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Just when I thought I heard it all...
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Old 08-31-2010, 04:02 PM   #26
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It would be hard for conservatives to teach Sociology since they want fewer social workers and social engineers wouldn't it?
You do realize it is entirely possible for one person to have both conservative AND liberal leanings?

Besides, left-leaning ≠ communist.
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Old 09-01-2010, 04:15 AM   #27
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PurpleOscar, the statement I made below is indeed ridiculous and I don't believe it to be true so don't compare me to Marx! lol. You misunderstood me. My point was that your argument about liberalism leading to communism, which would be bad if it happened, is a slippery slope fallacy. So to illustrate my point I showed you what the fallacy looked like turned on its head to the other extreme by making that general statement - As you say, not even close! I say the same thing about you comparing liberalism to communism. Anyway, 4 am on a night shift right now.

This is a pretty general statement. One can just as easily say that conservative style capitalism can easily lead to a situation resembling feudalism where a few people control all the wealth and power and democracy ceases to function effectively.

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Old 09-01-2010, 06:43 AM   #28
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What's with all the funny fonts in this thread? I don't mean to nitpick, of course, but it's either that or scream.
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Old 09-01-2010, 07:41 PM   #29
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Originally Posted by pcfitz80 View Post
PurpleOscar, the statement I made below is indeed ridiculous and I don't believe it to be true so don't compare me to Marx! lol. You misunderstood me. My point was that your argument about liberalism leading to communism, which would be bad if it happened, is a slippery slope fallacy. So to illustrate my point I showed you what the fallacy looked like turned on its head to the other extreme by making that general statement - As you say, not even close! I say the same thing about you comparing liberalism to communism. Anyway, 4 am on a night shift right now.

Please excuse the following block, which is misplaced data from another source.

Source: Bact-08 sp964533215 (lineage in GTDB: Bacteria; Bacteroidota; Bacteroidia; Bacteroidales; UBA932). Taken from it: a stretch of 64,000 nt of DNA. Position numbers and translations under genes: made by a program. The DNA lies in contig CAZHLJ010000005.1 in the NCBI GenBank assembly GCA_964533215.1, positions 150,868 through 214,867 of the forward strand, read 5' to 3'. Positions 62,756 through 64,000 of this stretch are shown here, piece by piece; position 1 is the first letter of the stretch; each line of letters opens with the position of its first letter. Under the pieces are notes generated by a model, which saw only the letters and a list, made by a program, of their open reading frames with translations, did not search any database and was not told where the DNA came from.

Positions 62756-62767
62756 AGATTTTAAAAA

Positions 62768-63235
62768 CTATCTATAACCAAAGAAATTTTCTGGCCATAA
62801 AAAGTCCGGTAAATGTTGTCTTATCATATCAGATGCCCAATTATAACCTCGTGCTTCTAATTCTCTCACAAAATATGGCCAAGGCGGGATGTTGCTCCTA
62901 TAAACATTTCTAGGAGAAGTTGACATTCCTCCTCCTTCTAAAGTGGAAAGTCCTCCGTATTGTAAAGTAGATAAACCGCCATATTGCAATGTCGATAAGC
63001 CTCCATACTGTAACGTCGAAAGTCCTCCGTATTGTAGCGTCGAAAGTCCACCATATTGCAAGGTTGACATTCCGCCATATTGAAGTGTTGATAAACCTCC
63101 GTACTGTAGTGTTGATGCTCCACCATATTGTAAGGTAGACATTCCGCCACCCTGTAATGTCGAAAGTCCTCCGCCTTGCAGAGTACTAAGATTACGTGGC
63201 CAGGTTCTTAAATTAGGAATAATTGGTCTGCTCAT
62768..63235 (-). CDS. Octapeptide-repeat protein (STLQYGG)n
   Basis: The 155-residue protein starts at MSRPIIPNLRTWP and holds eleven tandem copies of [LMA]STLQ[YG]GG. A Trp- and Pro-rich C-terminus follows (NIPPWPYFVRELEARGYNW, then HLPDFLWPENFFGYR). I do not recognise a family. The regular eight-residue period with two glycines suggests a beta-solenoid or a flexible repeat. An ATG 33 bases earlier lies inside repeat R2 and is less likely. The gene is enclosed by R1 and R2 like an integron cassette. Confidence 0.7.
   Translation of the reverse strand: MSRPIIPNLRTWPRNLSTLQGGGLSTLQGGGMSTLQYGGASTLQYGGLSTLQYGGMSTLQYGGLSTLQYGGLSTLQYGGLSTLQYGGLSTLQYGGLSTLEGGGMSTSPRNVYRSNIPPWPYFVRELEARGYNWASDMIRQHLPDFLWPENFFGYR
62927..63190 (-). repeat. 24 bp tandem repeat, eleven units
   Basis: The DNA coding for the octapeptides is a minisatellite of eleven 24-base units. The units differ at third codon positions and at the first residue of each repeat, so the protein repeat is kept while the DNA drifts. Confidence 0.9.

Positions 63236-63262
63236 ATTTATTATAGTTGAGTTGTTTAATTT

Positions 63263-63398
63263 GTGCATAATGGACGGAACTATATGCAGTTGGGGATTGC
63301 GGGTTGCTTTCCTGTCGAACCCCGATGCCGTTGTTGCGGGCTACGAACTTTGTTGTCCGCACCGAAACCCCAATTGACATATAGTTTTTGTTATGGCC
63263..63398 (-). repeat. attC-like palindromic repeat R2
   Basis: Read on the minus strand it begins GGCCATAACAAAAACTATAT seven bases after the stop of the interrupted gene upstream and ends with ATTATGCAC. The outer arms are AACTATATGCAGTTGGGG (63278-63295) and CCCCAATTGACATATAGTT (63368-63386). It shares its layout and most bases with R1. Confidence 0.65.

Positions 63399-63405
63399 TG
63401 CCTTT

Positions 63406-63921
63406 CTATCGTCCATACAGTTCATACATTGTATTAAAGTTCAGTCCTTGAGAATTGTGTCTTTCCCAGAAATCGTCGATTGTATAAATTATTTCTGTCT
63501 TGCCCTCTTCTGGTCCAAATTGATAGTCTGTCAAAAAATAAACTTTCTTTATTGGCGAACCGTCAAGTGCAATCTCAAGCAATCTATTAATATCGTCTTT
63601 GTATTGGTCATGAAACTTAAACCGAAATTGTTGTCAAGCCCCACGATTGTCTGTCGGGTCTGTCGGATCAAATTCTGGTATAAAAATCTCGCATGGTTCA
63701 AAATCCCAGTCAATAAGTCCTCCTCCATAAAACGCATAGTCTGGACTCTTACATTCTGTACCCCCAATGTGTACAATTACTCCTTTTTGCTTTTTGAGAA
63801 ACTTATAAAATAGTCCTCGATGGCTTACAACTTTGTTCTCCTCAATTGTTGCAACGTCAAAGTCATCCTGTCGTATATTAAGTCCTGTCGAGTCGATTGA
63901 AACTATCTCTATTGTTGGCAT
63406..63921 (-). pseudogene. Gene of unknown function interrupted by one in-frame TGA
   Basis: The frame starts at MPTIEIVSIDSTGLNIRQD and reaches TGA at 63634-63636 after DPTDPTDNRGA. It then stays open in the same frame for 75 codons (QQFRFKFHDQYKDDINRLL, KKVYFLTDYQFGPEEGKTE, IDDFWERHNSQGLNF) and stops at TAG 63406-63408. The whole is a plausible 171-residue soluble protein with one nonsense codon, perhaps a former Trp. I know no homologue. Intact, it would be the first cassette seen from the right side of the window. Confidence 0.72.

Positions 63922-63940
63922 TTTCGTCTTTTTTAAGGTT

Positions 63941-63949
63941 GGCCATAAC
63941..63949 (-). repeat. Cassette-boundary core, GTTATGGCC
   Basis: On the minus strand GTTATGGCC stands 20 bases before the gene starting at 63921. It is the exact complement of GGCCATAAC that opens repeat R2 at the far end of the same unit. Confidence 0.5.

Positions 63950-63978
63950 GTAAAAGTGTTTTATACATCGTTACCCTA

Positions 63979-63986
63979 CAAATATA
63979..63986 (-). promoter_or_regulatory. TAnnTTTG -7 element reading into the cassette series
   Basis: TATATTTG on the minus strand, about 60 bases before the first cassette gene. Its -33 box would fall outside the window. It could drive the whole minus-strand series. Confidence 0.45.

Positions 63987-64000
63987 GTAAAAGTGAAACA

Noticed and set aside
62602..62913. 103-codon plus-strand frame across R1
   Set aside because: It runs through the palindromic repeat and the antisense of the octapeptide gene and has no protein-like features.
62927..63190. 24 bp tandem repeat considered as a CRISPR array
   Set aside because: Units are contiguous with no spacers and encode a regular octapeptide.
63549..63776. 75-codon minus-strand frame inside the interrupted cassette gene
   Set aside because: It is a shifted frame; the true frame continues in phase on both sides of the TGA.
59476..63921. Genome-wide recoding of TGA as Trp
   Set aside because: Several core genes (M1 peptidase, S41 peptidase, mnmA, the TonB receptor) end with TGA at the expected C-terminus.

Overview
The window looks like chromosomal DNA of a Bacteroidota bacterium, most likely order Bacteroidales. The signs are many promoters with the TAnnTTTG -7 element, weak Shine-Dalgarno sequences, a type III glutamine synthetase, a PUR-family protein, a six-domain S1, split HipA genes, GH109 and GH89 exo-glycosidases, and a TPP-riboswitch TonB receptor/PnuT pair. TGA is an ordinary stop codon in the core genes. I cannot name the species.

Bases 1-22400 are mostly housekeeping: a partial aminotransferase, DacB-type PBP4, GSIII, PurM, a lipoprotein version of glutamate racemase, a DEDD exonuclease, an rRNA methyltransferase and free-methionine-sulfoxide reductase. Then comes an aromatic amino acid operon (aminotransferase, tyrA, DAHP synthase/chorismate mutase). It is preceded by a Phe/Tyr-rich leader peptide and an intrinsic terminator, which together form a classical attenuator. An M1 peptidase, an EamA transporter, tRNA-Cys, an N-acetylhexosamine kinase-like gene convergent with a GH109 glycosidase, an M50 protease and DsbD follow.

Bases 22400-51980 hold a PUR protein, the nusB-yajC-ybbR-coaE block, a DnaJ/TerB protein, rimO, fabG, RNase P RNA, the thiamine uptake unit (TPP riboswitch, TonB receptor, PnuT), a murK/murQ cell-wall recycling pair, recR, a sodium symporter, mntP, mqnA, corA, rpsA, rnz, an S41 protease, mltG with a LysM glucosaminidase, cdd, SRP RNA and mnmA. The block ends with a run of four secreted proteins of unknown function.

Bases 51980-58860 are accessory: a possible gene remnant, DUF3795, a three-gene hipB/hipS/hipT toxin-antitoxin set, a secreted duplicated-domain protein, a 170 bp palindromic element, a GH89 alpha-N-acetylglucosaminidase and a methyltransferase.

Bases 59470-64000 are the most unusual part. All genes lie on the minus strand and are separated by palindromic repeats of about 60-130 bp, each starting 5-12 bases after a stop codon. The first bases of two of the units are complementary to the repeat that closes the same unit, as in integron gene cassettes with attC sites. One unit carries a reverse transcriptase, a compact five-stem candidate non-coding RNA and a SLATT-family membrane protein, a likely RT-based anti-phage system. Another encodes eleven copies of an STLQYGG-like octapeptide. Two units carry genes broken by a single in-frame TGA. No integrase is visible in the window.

This is a pretty general statement. One can just as easily say that conservative style capitalism can easily lead to a situation resembling feudalism where a few people control all the wealth and power and democracy ceases to function effectively.
The Marx comment I was laughing at was because it was ironic and funny to have someone say "I'm not communist" and then use a general example (to make your point) that sounded like someone who read Marx. I get what you mean but I don't think it applies because I was talking specifically about professors I had and worldwide cap and trade which is OBVIOUSLY influenced by Marxism. These ideas influence the centre left much like libertarians influence the centre right (including myself when it comes to monetary policy but not fiscal policy). Anyways this debate was fun.

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Originally Posted by Diemen View Post
You do realize it is entirely possible for one person to have both conservative AND liberal leanings?

Besides, left-leaning ≠ communist.
It's nice you guys try hard but my point is that it doesn't have to be "communist" to be a problem and you don't have to be a communist to have some Marxist influence and not everything that Marx said was totally wrong (just mostly wrong). It's also possible to support policies that Marxists would like and still disagree with them on most areas. A conservative sociologist on the other hand would be EXTREMELY rare. I suppose there could be a Socially Conservative Religious Sociologist and he would look at social work the same way as religous "good works" but he wouldn't be fiscally conservative.

And just to get ahead of you guys: I don't believe Obama is a Muslim. Any conservatives that think he is need their heads examined.
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Old 09-01-2010, 08:05 PM   #30
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A conservative sociologist on the other hand would be EXTREMELY rare.
Why? Because it would be hard to find a conservative that believed in science or higher education?